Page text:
The Problem with Scientific Credit


Image: NAUTILUS
Our algorithm said a courtesy driver should have won the Nobel Prize.

By Albert-László Barabási | NAUTILUS

I first learned about Douglas Prasher three years ago, when an algorithm we’d just developed made an unpredictable prediction: He should have been a recipient of the 2008 Nobel Prize.

Instead, the award had been given to three other scientists. Even more surprising was our inability to find Prasher anywhere. He wasn’t on the faculty at any university. We couldn’t locate him at an industrial research lab. In fact, as we started digging for him, we realized that he hadn’t written a research paper in nearly a decade. It was truly puzzling. This fellow, who, according to our algorithm, deserved a Nobel Prize, had seemingly disappeared off the face of the Earth.

In 2013, Hua-Wei Shen, an accomplished computer scientist from Beijing, joined my lab. Though new to the team, he was intimately familiar with our work. In addition to running a network science lab at his own university, he had also translated my previous book, Bursts, into Chinese. He eagerly joined our small but growing “success group.” Each time we begin a new project, we start with a journal club—a reading group that surveys the current scientific literature to understand what is being done in a particular area. Each of us reads a batch of papers and summarizes key findings for the rest of the lab. Given that a million papers are published each year, this is the only way we’ve found to explore the vast body of knowledge out there.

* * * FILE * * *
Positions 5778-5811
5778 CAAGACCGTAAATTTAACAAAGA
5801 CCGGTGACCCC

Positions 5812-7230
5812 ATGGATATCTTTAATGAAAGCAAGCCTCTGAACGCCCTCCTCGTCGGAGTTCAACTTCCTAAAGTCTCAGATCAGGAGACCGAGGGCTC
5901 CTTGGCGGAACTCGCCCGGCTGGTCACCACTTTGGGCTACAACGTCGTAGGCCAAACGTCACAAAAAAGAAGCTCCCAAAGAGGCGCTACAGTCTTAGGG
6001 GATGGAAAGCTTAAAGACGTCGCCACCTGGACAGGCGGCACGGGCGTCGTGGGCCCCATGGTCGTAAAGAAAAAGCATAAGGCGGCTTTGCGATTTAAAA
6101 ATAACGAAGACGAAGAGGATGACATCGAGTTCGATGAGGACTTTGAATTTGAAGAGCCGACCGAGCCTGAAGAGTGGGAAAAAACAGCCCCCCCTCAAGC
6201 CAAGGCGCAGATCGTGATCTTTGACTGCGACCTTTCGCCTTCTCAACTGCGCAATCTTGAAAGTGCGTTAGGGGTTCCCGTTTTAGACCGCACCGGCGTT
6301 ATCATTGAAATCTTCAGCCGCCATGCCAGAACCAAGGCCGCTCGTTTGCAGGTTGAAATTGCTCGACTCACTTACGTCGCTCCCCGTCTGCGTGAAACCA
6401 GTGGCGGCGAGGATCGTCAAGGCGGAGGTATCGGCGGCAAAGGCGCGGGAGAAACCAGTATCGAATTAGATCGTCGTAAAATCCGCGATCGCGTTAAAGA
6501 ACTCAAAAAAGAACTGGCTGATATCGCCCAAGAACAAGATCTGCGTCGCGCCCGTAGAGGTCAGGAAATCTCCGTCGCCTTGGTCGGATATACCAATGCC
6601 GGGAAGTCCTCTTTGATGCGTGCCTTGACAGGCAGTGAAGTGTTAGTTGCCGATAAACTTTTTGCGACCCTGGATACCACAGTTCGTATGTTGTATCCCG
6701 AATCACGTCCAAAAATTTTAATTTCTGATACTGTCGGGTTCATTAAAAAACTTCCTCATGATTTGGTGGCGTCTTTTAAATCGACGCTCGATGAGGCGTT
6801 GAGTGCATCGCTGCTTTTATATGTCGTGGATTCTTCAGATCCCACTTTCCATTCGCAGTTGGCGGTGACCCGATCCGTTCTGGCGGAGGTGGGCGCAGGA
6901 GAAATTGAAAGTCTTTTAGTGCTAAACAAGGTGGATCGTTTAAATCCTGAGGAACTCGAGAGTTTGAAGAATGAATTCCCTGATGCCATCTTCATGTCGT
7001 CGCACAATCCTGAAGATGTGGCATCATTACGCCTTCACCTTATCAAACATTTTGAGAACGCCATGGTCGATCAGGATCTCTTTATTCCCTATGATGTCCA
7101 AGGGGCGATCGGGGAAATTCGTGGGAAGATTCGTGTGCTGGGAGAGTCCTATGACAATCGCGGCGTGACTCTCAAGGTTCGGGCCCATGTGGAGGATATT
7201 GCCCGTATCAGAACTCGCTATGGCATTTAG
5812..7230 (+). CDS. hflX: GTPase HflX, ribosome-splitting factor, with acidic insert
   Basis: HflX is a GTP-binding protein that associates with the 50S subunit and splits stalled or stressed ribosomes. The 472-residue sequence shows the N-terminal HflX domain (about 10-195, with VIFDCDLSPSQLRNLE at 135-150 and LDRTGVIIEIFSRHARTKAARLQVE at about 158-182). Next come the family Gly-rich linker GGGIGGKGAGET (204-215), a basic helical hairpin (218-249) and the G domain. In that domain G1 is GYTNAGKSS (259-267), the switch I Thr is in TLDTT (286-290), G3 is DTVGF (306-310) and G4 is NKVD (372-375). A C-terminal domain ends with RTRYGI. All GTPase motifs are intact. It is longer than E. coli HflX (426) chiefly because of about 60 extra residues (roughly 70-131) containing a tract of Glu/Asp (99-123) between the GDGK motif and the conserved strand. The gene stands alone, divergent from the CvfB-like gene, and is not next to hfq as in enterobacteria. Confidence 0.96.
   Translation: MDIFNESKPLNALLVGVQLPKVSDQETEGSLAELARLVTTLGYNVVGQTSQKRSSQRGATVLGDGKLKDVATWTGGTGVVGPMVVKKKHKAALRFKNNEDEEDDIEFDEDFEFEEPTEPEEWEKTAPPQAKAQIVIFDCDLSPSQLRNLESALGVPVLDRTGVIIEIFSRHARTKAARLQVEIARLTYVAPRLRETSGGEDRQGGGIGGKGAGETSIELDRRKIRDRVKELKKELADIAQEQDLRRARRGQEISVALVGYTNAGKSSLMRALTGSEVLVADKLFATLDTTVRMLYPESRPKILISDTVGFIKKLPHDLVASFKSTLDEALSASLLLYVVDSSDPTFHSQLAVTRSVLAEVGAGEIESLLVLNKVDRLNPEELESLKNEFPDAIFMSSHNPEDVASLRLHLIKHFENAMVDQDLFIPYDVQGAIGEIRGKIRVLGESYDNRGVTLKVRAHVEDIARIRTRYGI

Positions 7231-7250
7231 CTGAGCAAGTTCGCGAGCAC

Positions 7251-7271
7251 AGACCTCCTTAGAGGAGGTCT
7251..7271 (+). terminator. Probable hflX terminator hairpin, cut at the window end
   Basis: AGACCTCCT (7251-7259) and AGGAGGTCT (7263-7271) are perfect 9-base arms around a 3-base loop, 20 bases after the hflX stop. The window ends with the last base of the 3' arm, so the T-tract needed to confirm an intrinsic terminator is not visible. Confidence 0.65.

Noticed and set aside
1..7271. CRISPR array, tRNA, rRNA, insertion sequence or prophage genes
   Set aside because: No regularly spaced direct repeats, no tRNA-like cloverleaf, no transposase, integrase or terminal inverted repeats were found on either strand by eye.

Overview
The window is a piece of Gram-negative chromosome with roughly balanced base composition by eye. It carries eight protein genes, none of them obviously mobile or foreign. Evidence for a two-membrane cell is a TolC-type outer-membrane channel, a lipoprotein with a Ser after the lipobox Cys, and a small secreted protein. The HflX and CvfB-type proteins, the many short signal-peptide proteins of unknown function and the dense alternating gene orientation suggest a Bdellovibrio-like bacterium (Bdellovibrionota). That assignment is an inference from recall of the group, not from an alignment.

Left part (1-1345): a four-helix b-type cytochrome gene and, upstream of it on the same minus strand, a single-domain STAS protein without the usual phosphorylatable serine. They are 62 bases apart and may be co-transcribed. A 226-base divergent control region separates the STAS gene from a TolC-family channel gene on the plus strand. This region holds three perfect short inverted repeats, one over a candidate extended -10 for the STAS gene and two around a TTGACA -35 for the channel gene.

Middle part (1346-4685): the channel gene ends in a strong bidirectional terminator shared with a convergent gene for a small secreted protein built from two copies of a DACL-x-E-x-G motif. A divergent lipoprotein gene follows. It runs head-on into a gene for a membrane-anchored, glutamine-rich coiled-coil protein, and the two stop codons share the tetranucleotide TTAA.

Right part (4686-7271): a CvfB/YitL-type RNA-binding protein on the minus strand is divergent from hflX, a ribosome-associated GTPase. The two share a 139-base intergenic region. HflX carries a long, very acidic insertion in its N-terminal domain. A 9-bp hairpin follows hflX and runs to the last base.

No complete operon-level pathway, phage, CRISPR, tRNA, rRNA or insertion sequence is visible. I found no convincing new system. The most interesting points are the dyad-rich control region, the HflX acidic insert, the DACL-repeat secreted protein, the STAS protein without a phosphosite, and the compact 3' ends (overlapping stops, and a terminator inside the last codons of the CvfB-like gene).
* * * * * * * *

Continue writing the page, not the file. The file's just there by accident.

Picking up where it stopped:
At one of these journal clubs, Hua-Wei presented a sociology paper that investigated credit allocation in science. As we discussed the issue, we realized how bizarre our profession’s credit protocols are. You have to be an insider to understand the nuances. Take, for example, the paper that reported the discovery of W and Z particles, which was authored by 137 scientists. Who walked away with the Nobel? The 105th and 126th authors, Carlo Rubbia and Simon van der Meer, of course. Somehow, the Nobel Committee manages to sort out who did what and who deserves the lion’s share of the credit, no matter where an author’s name lies. But how exactly?

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